We find folic acid in foods such as fruit and veggies- especially the green leafy ones, beans, peas, fortified cereals, wholegrains, nuts, dairy, eggs and meat. Due to the wide range of foods this can be found in again most will not need to supplement this nutrient if you are eating a varied and balanced diet.
If you are trying to conceive or are pregnant then you are advised to take a 400mg supplement until the twelfth week of pregnancy.
Iodine is involved with the production of thyroid hormones, which helps to keep our cells and metabolism healthy. An iodine imbalance can lead to an over or under active thyroid.
Food sources include fish, seafood, seaweed, dairy foods. This again means that those who are not consuming these foods, namely vegetarians and vegans are at risk of deficiency. This can be especially true in pregnancy too. Some women in pregnancy will benefit from a supplement starting three months prior to conceiving. These should be taken with medical advice and supervision. Kelp or seaweed supplements can provide excess iodine, so these should be avoided.
The supplement industry plays into the rhetoric that ‘Food is medicine’ but this statement is really a fallacy and shouldn’t be bought into as it can lead to at worst, dangerous or at best, uninformed choices. Vitamin and mineral supplements can not compete with the health benefits of whole foods and they are certainly not a silver bullet – supplements are meant to ‘supplement’, not replace.
Many of us take these supplements ‘just in case’, but studies have shown that those taking vitamins are not necessarily healthier, probably because they are already getting what they need from their diet. Of the 400,000 people in this review, those taking vitamin pills were not seen to reduce chronic diseases like heart disease or cancer and did not live longer either. However, if you are struggling with getting a healthy balanced diet for some reason in your life then supplementation may be a useful way to ensure you are getting the recommended daily amounts of the nutrients you are lacking.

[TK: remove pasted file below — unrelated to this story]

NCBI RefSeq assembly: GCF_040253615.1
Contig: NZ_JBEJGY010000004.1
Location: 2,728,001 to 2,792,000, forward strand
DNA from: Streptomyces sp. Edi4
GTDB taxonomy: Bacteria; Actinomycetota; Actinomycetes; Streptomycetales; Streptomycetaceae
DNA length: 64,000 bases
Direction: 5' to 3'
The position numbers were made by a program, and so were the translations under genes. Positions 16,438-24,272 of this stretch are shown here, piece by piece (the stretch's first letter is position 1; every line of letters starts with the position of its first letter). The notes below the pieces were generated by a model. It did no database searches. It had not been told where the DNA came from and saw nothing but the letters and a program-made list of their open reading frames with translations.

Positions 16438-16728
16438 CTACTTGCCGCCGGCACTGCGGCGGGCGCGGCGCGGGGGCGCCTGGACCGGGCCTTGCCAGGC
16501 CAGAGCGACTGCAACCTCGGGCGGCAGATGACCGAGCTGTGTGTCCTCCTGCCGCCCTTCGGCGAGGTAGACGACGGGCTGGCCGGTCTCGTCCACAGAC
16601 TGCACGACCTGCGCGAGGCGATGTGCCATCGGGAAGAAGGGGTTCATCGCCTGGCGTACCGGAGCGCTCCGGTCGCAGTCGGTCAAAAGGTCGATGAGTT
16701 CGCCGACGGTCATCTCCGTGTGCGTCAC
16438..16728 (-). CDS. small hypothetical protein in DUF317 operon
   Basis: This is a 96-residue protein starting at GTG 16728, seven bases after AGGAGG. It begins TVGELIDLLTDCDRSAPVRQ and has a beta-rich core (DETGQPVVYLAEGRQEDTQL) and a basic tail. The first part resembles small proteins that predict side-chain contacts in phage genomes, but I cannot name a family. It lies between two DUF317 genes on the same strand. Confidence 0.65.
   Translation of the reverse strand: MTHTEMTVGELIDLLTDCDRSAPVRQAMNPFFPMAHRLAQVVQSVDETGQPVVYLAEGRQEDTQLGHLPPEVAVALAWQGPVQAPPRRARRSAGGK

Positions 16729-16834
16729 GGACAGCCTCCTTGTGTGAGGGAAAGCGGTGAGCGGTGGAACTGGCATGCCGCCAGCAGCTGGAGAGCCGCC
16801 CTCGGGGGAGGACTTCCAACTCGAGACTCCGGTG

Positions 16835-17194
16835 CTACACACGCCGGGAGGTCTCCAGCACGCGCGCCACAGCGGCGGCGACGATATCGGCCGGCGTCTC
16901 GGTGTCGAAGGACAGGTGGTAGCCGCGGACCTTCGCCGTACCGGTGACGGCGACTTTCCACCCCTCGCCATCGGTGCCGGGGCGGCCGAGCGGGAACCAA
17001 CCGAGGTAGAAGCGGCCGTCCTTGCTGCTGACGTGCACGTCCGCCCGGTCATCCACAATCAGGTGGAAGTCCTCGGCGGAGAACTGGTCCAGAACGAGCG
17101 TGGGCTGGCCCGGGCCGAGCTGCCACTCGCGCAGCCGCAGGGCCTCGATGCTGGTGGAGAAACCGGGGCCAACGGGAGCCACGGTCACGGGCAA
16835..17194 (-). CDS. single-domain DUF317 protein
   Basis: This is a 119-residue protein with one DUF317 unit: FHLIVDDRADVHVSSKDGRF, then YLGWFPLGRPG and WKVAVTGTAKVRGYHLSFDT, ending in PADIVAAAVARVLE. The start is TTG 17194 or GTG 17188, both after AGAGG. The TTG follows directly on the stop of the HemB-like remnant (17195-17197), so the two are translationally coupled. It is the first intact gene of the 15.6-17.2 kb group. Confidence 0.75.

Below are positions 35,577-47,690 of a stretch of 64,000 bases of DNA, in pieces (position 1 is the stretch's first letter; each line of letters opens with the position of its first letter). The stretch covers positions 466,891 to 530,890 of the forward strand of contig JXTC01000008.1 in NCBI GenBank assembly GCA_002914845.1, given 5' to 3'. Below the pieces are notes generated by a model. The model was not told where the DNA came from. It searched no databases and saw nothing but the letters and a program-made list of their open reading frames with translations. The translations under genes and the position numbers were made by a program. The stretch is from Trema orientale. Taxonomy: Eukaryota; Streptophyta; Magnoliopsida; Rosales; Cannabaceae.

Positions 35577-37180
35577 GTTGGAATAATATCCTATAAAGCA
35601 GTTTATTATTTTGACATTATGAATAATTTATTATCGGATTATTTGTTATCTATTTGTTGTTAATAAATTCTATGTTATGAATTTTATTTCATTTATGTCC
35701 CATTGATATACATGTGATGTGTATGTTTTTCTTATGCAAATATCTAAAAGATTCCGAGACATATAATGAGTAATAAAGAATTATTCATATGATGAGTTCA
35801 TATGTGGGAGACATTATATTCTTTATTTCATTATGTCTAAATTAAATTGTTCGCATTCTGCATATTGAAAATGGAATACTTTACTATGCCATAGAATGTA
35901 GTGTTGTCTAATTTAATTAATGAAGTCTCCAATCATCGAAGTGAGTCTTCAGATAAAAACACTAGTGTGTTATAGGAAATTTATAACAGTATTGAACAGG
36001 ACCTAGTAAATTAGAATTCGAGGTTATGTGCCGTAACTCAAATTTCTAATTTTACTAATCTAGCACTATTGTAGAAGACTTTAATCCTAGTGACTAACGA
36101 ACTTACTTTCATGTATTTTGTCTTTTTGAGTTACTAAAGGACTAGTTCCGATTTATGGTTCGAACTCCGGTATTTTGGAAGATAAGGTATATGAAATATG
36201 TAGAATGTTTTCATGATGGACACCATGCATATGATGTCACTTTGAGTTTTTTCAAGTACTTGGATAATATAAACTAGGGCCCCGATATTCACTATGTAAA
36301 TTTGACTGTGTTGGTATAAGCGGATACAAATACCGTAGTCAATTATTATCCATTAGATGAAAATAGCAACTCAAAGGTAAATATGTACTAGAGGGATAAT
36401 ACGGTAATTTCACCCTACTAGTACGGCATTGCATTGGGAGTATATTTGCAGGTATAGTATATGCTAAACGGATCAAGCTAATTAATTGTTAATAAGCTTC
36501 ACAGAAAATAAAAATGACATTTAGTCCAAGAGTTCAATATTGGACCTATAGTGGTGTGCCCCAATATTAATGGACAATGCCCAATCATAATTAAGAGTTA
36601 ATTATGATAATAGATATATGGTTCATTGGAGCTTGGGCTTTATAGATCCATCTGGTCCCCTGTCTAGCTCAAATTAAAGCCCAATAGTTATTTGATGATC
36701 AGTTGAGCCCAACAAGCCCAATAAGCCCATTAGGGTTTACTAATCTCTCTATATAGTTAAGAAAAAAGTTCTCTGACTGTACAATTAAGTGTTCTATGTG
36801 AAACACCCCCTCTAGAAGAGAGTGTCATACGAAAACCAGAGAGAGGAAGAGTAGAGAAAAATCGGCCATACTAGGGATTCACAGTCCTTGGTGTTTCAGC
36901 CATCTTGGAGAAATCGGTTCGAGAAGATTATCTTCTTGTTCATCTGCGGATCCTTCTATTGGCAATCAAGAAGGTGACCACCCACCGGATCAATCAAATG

Some supplements may be harmful for example Vitamin E has been shown to increase lung cancer risk in smokers and may increase risk of further heart attack in those with heart disease so do be aware that not all supplements are benign.
There are certain situations as outlined above where taking supplements is definitely advised for specific dietary restrictions or circumstances such as pregnancy, but overall getting your vitamins and minerals from a healthy balanced and varied diet is considered best.
DISCLAIMER: This information does not constitute individual advice and advice may differ for certain health conditions, especially those where nutrient absorption is affected such as chrons and coeliac disease. Please seek advice from your medical professional before starting any supplements to ensure they are safe and appropriate for you and will not interfere with any medications.
National Diet and Nutrition Survey Rolling programme Years 9 to 11 (2016/2017 to 2018/2019) (2020). PHE
Food Standards Agency consumer research (2018). [Accessed online 11/11/2022]
FDA (2022) Mixing Medications and Dietary Supplements Can Endanger Your Health [Accessed Online 11/11/2022]
Fortmann et al., (2013) Vitamin and vitamin supplements in the primary prevention of cardiovascular disease and cancer. An updated systematic evidence review for the U.S. preventative services task force.